Midway Magistrate Linda Popp said she has “been fighting to keep a bridge that is safe for our community.” She said the two-lane alternative is unsafe but thinks the single-lane alternative is “big enough for our farmers.” 

Veronica Raglin posed at the bridge.
Raglin said, “I don’t care what size the bridge is—just open it!” She added, “Anxiety isn’t building up; it’s been up.”

Hughes agreed, and reminded the crowd about the delayed EMS times. “Life doesn’t matter, apparently,” he said. “You’re arguing over one lane or two lanes. You’re not worried about lives. Get it open.”

Midway Mayor Grayson Vandergrift encouraged the community to begin a letter-writing campaign. “I sympathize with your anger,” he said, “but we need to turn that into something.” He suggested people write letters to their representatives and letters to the editor. “Politicians listen when they’re in the paper,” he said.

A member of the crowd said, “The people of Zion Hill have a right to be mad,” and Vandergrift replied, “We gotta yell at the right people. We have to come together.”

Joe Graviss, the Democratic nominee for state representative in the Nov. 6 election, encouraged the residents to think of the meeting as “a message to the powers that be” that the community wanted to open a single lane bridge as soon as possible to allow full access to emergency services. He said it would be cheaper and faster to build a single-lane bridge.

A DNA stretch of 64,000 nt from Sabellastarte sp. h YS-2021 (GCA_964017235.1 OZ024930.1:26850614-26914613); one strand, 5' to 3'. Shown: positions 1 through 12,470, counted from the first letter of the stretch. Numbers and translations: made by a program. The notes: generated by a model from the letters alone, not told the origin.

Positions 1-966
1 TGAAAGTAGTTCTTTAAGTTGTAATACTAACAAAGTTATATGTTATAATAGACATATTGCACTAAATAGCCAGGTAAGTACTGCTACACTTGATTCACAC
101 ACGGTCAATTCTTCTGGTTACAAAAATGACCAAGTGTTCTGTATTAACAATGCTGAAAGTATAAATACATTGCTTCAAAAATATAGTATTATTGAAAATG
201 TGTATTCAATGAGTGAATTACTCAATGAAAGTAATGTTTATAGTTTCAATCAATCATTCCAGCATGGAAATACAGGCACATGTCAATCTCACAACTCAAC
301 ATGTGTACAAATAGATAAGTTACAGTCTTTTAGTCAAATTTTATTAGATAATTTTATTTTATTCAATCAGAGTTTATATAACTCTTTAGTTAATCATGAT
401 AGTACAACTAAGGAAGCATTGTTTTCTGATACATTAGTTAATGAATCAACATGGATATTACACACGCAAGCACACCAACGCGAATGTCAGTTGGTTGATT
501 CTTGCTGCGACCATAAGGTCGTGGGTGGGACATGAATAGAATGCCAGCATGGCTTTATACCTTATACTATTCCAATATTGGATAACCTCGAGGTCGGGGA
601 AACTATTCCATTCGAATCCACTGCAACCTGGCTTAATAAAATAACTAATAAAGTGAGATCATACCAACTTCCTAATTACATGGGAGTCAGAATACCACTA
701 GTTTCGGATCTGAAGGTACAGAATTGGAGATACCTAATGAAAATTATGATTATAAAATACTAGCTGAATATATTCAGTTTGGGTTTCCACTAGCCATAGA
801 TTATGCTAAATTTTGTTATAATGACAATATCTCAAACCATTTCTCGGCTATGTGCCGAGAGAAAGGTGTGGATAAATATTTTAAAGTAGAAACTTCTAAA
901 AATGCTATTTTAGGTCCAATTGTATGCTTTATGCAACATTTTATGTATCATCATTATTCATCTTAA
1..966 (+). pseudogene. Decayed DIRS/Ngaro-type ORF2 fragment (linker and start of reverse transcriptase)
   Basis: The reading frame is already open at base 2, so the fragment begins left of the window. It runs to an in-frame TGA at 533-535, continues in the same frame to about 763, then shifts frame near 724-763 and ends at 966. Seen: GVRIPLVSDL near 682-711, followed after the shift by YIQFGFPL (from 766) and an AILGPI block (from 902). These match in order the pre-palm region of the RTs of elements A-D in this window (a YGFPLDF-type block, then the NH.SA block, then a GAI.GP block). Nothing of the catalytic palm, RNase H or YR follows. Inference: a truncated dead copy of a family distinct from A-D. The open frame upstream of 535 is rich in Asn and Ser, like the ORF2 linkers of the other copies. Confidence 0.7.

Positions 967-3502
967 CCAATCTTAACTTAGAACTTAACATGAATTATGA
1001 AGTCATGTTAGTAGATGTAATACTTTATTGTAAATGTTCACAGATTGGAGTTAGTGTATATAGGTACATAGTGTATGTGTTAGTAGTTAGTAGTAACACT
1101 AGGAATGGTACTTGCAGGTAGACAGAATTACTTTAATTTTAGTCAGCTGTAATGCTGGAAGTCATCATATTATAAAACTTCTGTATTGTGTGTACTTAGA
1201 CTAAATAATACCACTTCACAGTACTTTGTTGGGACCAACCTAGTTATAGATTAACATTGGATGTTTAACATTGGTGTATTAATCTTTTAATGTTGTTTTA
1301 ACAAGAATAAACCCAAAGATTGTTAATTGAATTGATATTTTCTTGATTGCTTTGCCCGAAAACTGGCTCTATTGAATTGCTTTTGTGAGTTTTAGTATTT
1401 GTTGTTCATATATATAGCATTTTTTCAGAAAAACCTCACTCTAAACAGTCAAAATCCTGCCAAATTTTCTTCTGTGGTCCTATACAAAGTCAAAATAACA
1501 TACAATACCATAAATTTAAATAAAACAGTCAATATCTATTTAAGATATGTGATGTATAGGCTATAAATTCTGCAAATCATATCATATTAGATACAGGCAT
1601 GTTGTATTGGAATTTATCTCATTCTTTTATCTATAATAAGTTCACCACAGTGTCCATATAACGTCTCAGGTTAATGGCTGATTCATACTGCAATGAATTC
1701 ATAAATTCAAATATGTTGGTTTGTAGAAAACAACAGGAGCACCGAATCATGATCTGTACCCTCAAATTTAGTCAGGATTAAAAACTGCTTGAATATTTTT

Graviss called for a show of hands to indicate how many were willing to ask for emergency state funding to open a single-lane bridge, and the crowd unanimously agreed. “This is how stuff gets done,” he told the crowd, and said later, “I’m pretty pleased that happened.”

The crowd gathered at the bridge, with its mill namesake in the background.
Wallace said that if there were no objections, the consulting board would pursue the second alternative that involves reusing bridge materials and constructing a single lane bridge. He said to get federal funding, he must present both alternatives, but would be fighting for the faster option.

Federal funding has complicated the project by invoking historical and environmental review requirements. One of those is the consulting board.

State engineers have said that reconstruction of the bridge will require purchase of a small amount of property, which cannot proceed until the historic and environmental reviews are completed. The project is slated for construction in the fiscal year that begins July 1, 2019.

Liles Taylor, who defeated Popp in the May 22 Democratic primary for Midway magistrate, expressed concern over funding possibly being delayed for two more years unless the board is able to “work some magic in Frankfort.”

The consulting board is scheduled to meet from 6 to 8 p.m. Thursday at the Northside Elementary School cafeteria in Midway. After the meeting, a 30-day comment period will be in effect. Then, the consensus will be given to the federal government.

Casey Smith, project manager for the state Transportation Cabinet, said in a letter presented at the meeting, “After completing the Section 106 process we’ll make a final alternative decision and complete the NEPA document.” He referred to Section 106 of the National Historic Preservation Act, and the National Environmental Policy Act of 1969.

Smith wrote that the process is expected to take until December, during which time the design plans will be finalized. “After that,” he wrote, “the right of way and utility phase of the project may proceed.”
Mapquest map, adapted, shows how the bridge closure has complicated Zion Hill's access to the rest of Scott County.

1 comment:

Glenn said...

Too long a waited. Too much red tape.